9. The IC of claim 1 wherein the first data packets are of a first traffic class and the second data packets are of the first traffic class.
10. The IC of claim 1 wherein the switch is configured in a field-programmable gate array (“FPGA”).
11. The IC of claim 10 wherein the FPGA is configured according to an application to operate in the interconnect system, and the selected buffer threshold is set after operation of the interconnect system according to a credit limit of a credit-based flow control so as to initiate the first DLLP before the first data sink and the switch reach the credit limit.
12. A method of controlling data flow from a data source in an interconnect system comprising:
providing first data packets destined for a first data sink from a data source to a switch;
providing second data packets destined for a second data sink from the data source to the switch;
communicating a credit limit from the first data sink to the data source;
tracking by the data source, credits used in communicating the first data packets to the first data sink, and suspending communicating of the first data packets to the first data sink in response to reaching the credit limit;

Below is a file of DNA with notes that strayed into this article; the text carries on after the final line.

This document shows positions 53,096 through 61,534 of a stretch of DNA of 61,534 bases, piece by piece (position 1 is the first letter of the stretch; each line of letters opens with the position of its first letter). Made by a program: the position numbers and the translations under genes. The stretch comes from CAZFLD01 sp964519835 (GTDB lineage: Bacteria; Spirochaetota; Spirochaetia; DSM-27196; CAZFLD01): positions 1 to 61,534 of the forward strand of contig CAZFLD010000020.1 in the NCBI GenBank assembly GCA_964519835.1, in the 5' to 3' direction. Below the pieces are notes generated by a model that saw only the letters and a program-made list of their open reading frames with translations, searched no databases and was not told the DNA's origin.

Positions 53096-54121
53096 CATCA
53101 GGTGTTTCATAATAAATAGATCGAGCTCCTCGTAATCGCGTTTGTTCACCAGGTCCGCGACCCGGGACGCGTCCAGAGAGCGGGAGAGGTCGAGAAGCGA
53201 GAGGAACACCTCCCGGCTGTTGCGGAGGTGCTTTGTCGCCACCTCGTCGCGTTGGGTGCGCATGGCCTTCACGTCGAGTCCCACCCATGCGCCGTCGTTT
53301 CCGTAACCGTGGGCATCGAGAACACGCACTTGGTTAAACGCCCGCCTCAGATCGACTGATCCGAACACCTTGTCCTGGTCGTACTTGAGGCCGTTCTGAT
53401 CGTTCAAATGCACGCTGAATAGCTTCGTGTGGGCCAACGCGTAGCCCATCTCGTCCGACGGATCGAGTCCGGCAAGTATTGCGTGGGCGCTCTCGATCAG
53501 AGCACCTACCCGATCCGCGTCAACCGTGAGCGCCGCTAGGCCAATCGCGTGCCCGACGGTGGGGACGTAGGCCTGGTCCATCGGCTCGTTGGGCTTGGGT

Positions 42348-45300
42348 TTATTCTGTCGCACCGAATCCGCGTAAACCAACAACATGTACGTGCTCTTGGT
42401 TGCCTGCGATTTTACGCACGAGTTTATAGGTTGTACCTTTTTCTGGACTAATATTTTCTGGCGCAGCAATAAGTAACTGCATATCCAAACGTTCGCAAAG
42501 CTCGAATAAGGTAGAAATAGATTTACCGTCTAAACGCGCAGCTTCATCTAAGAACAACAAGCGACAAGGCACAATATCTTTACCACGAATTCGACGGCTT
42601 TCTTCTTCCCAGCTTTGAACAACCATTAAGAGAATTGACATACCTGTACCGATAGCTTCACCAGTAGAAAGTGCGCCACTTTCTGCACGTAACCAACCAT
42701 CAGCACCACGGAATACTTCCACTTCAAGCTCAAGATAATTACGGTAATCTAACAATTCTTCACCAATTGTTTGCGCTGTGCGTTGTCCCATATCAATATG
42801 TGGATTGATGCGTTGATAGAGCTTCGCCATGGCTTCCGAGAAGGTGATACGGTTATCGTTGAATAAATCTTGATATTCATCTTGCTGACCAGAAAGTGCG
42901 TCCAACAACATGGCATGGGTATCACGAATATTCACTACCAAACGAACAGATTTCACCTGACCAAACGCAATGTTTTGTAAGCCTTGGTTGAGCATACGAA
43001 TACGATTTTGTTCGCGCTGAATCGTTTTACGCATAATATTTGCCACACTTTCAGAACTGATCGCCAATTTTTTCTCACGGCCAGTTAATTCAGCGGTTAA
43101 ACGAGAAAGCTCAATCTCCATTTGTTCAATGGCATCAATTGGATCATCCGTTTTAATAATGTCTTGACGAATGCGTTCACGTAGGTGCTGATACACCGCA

monitoring a buffer status condition in the switch, the buffer status condition being related to data flow from the switch to the first data sink;
generating a first data link layer packet (“DLLP”) in the switch when the buffer status condition equals or exceeds a buffer threshold limit, the first DLLP including instructions to cease transmission of first data packets from the data source to the switch;
wherein the buffer condition is a quantity of data in the first buffer, and the selected buffer threshold is a value that causes the buffer condition to equal or exceed the selected buffer threshold before the credit limit is reached by the data source;
sending the first DLLP to the data source;
reading the first DLLP; and
ceasing to send first data packets from the data source to the switch while continuing to send second data packets from the data source to the switch in response to first DLLP.
13. The method of claim 12 further comprising steps, after ceasing to send first data packets;